Honolulu: Eleven Professions with no Money Left
From RentCafe, June 20, 2018
Want to have more money left at the end of the year? No need to change your career path, switching cities might just do the trick—and we got you covered. We’ve crunched data from the Bureau of Labor Statistics and MIT and found the best and worst metros to live in according to each profession.
Here are the main highlights of our study, focused on Honolulu:
Urban Honolulu is the worst metro in the country for people working in two particular fields as they are left with the least money after paying for basic expenses compared to all of the other metros. We are talking about those in Business and Financial Operations jobs, who are left with $21,600 after covering living expenses, as well as those in Education, Training and Library, left with $10,200.
Looking only at Urban Honolulu metro, people working in Management are left with the most money at the end of the year ($41,100) and rank as the highest paid in the area. At the other end of the financial spectrum, people working in 11 different fields are left with little or no money at the end of the year. What’s more, in some fields like Personal Care & Service and Food Preparation & Serving, Hawaii residents are left with debts ranging from $8,000 to $9,000.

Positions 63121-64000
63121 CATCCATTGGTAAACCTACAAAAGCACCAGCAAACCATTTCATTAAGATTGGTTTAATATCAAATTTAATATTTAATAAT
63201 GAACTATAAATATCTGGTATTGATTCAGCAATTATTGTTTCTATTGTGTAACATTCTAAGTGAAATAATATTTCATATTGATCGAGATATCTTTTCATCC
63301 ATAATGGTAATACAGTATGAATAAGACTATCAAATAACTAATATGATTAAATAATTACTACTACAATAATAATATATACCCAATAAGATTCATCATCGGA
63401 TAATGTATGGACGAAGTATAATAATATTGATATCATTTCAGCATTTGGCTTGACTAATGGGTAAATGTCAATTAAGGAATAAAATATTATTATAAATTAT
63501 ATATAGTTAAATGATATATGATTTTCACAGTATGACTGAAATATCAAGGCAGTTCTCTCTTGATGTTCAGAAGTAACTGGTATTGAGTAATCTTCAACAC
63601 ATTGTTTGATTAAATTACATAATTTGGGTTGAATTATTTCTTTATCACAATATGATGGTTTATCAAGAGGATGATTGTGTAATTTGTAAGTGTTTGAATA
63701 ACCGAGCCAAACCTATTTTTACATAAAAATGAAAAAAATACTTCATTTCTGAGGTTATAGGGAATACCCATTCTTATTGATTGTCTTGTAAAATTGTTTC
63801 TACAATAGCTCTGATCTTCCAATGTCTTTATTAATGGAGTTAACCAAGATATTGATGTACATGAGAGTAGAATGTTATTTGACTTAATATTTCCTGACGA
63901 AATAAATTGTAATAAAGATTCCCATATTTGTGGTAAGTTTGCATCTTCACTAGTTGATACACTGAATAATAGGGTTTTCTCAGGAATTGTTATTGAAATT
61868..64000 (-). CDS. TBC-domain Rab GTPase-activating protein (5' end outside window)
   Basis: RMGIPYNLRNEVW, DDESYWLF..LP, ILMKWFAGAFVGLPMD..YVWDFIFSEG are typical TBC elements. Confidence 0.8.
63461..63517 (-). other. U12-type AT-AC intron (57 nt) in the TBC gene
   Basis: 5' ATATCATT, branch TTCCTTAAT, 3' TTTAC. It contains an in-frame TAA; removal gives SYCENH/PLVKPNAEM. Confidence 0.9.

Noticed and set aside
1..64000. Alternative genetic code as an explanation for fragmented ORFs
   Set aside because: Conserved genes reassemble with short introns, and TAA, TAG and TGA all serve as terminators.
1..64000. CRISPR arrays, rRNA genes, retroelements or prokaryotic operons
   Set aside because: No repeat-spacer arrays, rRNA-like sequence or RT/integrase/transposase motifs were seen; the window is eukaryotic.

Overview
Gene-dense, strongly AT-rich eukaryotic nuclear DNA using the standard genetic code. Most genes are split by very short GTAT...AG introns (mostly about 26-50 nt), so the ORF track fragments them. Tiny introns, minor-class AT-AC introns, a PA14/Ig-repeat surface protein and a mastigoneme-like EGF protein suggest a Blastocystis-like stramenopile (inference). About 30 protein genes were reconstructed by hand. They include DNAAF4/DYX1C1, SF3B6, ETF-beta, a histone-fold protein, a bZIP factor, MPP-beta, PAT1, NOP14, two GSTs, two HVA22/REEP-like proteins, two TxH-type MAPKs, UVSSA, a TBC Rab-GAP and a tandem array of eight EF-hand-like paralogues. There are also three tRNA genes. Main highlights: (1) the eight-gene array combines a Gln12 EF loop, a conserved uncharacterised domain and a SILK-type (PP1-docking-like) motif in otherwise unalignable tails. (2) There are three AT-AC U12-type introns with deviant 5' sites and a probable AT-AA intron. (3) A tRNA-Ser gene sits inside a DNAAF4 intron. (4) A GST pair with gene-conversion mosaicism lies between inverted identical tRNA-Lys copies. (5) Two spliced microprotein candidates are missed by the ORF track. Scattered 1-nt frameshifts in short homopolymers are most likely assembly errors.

Waiters and manicurists in Honolulu are unable to afford the basic living expenses. The Top 10 Worst Metros are mainly spread across Florida, California and Hawaii. In both Deltona, FL and Urban Honolulu, people working in 11 different fields are left with little or no money at the end of the year. What’s more, in some fields like Personal Care & Service and Food Preparation & Serving, Hawaii residents are left with debts ranging from $8,000 to $9,000. A possible explanation for this gloomy looking picture is that Honolulu is a very expensive place to live in, with low salaries and high cost of living.
For more data on the other metros and professions, check out our interactive visuals and the full study here: "best-metros-for-your-profession."
HNN: Here's how much Honolulu workers have left after covering basic expenses
- Health care support: $1,700 in debt
- Production: $900 in debt
- Building and grounds cleaning: $800 in debt
- Transportation and material moving: $700 extra
- Office and administrative support: $2,300 extra
- Protective service: $2,300 extra
- Arts, design, entertainment, sports and media: $7,500
- Education, training and library: $10,200
- Community and social service: $11,100
- Installation, maintenance and repair: $14,600
- Business and financial operations: $21,600
- Life, physical and social science: $23,500
- Legal: $28,500
- Computer and mathematical: $31,600
- Architecture and engineering: $35,400
- Management: $41,100